Tuesday, November 27, 2012

Whose Image?

by Clinton Galloway

The actions that we take on a daily basis are defined by who we believe we are. This is known as our self-image. The question becomes how our self-image is defined. While each of us have some control over the image that we define ourselves as, the bulk of our self-image is defined by others.

The others may consist of friends, peers, family, and neighbors. The most powerful external source of our self-image is media. The power of media to identify our self-image is unprecedented. The advent of electronic media has altered how we see ourselves as opposed to print media.

The increasing power of the video medium known as television has become the single most powerful defining aspect of the self-image of most young Americans. This is especially true in inner-city minority communities who watch more television than any other group in society. In addition to watching more television than any other groups in society urban minority youth and their leaders have less influence over that medium than any other segment of our society.

As television has morphed from broadcast networks to the cable television industry over the past 25 years the ability of African-Americans and other minority groups to become involved in this industry have been limited, with a great assistance of African-American politicians. The negative images which continue to be portrayed of urban minority youth serve to deteriorate the self-image of those youth.

The effects of that deterioration can be seen in the crime statistics, the educational statistics and economic statistics which bear out that urban youth are being left behind in a continually growing and changing world. The continuing image of violence against their neighbors has left many people without trust within their neighbors and their neighborhoods.

Many seek to blame hip-hop music, rap music and the violent themes of many music videos as the chief culprit in this situation. All of these forms are merely expressions of people’s feelings and observations. The chief culprit is that there is no competition for alternative ideas within the system which allows the portrayal of the negative images. Lack of competition for the minds of our youth continues because of the lack of competition in the number of distribution outlets that are available. When six corporations control 90% of all media then the thought of competition is greatly reduced.  These conglomerates have been allowed to rise and prosper with the assistance of government corruption and malfeasance.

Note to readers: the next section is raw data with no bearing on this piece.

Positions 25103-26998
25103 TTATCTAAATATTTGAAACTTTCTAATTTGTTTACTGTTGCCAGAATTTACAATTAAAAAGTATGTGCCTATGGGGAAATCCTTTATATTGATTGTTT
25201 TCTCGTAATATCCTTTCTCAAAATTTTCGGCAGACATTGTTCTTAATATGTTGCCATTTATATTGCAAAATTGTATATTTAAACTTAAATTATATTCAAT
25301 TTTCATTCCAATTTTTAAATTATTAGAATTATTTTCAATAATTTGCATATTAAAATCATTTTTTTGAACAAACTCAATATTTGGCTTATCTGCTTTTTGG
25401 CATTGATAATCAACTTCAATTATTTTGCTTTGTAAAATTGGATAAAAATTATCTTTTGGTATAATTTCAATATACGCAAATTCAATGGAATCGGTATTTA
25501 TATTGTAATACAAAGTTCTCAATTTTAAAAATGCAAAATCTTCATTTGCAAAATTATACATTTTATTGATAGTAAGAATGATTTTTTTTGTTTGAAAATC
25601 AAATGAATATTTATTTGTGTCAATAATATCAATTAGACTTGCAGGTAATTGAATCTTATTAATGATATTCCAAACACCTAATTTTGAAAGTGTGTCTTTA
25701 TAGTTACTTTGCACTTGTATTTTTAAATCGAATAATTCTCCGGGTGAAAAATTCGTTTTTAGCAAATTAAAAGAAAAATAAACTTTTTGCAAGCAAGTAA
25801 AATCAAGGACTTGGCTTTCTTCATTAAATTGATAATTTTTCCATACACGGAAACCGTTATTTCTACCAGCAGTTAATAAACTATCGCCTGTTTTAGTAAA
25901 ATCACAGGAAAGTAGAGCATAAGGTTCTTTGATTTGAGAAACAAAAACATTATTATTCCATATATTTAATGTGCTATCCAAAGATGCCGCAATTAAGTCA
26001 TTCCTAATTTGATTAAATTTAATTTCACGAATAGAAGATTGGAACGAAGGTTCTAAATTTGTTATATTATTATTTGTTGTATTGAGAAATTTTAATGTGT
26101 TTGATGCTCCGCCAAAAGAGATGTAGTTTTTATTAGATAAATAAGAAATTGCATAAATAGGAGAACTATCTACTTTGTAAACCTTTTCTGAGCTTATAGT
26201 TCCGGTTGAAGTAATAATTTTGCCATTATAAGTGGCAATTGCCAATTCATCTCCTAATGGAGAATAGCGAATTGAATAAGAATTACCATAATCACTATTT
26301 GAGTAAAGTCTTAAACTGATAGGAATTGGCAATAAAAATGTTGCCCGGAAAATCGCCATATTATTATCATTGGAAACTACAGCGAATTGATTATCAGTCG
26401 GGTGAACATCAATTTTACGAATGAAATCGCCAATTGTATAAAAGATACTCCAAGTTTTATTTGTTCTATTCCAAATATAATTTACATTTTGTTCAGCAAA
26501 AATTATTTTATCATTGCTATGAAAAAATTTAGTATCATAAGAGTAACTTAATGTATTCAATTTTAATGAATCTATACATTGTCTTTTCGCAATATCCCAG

In urban communities this corruption and malfeasance has been led by elected officials who seek to benefit themselves at the expense of the communities they have been sworn to serve. When the opportunity existed for significant participation in the cable-television market and thereby the video distribution market African-Americans were locked out of the industry, in violation of the United States Constitution, with the direct assistance and complicity of African-American elected officials and bureaucrats.
Now the same media conglomerates that control the video medium seek to control access to the Internet by determining what speed you may receive your information at. The concept of net neutrality has become a major issue.   Cable television will speak of the free market and its right to limit the speeds at which information is distributed at its choosing. The underlying truth however is that cable television was created with large political contributions and the corruption and malfeasance of local government officials throughout the United States. This is not merely an issue in urban minority communities but is an issue in all of America.
The concept that an industry was created by paying government officials to limit competition within that industry and thereby the free market should now claim the benefits of free markets is little more than hypocrisy.  Only by having input into the information and images that are projected regarding ourselves can we improve the quality of the self-image of our youth both in urban and rural areas. This cannot come when a corruption created industry is allowed to limit access to information based upon its own self-interest.

All cable television companies use public right of ways to deliver the service they grosses them approximately $100 billion a year. The use of the public right of ways should be for the benefit of the public not for the benefit of corporations who buy politicians like commodities. You can be sure that the cable television industry will be making large contributions to political figures in order to achieve their goals. As citizens we must make it our priority to assure ourselves that those politicians who have been purchased will no longer remain in office. The price of failure to regain control of the right of ways that the public owns shall be devastating. Each of us has an interest in that which is owned by the public. How we protect this interest and allow this interest to be used will determine who we are in the future.

If you are satisfied with the deteriorating values of our youth and lack of morals demonstrated within our society and do nothing then surely you shall get the results. If, however, you believe you have an obligation to protect the rights that are guaranteed by the United States Constitution you must make an effort and take a stand against those politicians who would allow our resources to be used exclusively by their large political contributors. The answer lies in the hands of the American public.

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